What Surge? Nation’s Primary Care System Holding Up Well So Far Under Obamacare
Henry Brown, 55, who signed up for Medicaid at the health center in January, said he’s had no problem getting appointments to treat his high blood pressure and arranging for foot surgery.
“It’s been a blessing for me,” said Brown, an ordained minister.
So what about the predictions about newly insured patients facing delays getting care?
“It was overblown,” said Sherry Glied, dean of New York University’s Wagner Graduate School of Public Service and a former top official in the Health and Human Services Department in the Obama administration.
Millions Still Waiting For Medicaid Cards
Several factors are thought to have muted early demand, from the late surge in enrollees — a million people signed up just since March 31 so their policies are just taking effect now—to an unusually cold and snowy winter in the Northeast and Midwest.
But the most significant is that more than 5 million people projected to gain coverage remain uninsured because only half the states expanded Medicaid.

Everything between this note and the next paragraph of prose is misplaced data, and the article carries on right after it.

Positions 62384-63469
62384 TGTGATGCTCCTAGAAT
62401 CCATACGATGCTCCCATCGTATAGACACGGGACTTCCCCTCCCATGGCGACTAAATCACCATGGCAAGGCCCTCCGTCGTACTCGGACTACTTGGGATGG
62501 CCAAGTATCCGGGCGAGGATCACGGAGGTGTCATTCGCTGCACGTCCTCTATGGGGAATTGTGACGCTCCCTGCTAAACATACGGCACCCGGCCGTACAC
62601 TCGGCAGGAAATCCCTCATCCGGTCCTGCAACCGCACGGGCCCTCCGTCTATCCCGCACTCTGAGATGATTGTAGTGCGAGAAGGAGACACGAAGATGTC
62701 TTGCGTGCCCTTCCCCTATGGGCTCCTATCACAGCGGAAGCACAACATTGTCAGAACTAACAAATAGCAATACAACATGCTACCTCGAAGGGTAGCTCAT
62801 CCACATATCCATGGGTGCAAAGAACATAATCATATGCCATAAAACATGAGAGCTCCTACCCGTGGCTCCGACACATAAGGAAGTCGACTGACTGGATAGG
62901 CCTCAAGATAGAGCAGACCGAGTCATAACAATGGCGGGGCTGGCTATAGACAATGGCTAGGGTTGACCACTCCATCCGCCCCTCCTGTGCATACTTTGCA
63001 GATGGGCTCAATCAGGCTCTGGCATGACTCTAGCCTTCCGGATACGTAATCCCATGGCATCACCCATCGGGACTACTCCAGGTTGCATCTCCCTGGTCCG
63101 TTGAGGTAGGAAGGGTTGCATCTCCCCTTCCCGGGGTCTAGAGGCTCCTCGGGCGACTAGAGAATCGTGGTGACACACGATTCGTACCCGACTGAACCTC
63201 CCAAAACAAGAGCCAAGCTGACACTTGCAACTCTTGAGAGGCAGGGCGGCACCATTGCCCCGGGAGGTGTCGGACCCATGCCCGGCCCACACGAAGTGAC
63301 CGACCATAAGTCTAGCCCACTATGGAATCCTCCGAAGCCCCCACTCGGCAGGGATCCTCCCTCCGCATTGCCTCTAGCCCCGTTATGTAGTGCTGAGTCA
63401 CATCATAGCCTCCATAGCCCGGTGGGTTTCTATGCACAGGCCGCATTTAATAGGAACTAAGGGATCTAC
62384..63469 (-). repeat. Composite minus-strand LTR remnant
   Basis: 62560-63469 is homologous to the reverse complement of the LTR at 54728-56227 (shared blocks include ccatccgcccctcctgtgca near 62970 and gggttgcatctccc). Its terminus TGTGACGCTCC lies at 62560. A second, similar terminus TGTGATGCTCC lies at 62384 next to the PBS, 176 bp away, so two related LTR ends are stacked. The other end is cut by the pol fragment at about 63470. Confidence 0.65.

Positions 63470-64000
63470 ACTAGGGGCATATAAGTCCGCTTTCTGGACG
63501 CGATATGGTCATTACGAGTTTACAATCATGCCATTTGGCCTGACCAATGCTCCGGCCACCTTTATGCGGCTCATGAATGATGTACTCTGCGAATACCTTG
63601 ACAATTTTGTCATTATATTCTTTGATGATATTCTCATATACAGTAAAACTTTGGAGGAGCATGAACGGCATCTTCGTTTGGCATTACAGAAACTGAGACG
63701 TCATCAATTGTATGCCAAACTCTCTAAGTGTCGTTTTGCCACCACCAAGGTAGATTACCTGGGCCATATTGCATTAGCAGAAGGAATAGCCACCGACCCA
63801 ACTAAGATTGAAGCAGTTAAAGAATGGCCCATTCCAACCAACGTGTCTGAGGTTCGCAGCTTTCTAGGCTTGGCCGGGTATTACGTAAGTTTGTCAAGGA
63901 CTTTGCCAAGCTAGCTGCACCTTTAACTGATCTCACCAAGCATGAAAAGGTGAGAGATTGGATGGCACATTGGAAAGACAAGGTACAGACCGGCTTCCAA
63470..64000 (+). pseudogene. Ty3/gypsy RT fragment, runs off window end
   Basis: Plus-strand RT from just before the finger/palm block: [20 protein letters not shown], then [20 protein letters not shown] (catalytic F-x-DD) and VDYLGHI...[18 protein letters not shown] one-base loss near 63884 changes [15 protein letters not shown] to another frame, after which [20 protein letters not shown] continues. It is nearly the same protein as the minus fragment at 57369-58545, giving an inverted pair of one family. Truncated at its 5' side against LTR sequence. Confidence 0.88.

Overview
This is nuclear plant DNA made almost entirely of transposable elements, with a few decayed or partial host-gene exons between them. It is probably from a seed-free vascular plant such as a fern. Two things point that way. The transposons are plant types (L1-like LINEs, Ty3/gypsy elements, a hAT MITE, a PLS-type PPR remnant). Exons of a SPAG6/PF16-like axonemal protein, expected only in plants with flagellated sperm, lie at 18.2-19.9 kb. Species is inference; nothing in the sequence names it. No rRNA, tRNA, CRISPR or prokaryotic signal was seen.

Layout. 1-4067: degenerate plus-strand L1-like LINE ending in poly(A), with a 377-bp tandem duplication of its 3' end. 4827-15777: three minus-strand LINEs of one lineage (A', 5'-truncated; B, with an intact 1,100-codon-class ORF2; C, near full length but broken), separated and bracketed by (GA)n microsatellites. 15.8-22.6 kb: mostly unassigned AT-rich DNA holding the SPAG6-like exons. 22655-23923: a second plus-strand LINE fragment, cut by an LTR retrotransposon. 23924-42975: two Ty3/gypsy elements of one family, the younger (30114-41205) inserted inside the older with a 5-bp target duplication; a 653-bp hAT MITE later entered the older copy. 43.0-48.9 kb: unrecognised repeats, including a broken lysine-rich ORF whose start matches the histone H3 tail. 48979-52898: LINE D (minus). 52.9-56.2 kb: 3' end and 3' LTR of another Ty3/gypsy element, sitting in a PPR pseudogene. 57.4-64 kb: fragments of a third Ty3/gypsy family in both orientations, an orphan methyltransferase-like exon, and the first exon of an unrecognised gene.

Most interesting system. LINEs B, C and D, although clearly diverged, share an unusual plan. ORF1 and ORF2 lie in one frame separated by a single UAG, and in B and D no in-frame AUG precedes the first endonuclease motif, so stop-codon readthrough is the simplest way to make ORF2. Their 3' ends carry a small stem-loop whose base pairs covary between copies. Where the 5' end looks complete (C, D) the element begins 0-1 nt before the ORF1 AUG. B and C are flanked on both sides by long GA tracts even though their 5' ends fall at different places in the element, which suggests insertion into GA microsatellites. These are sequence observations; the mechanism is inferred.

And while Medicaid saw a net growth of 4.8 million people since October, more than a million who signed up are waiting to get the cards that are their admission tickets to free or low-cost doctors’ visits. In California alone, 900,000 people are waiting for their cards because of backlogs.
That may account for why several health centers in California said they had seen no significant increase in new patients, although the state enrolled more than 3 million people in private plans and Medicaid.
Although more people have sought care—as seen in the nearly 10 percent jump in health spending described in an April government report—Glied said there are enough providers in most places to care for them.
“The primary care system is not being stretched to its absolute limits,” she said.
She estimated that about 4 percent of the U.S. population gained insurance this year but many of them are young and “relatively low users of health care.”
Many of the concerns about people experiencing delays grew out the experience in Massachusetts after that state adopted near-universal coverage in 2006. Wait times for a doctor’s appointment rose to an average of 50 days with some as long as 100 days, according to a Massachusetts Medical Society report in 2008.
Mon, May 12 2014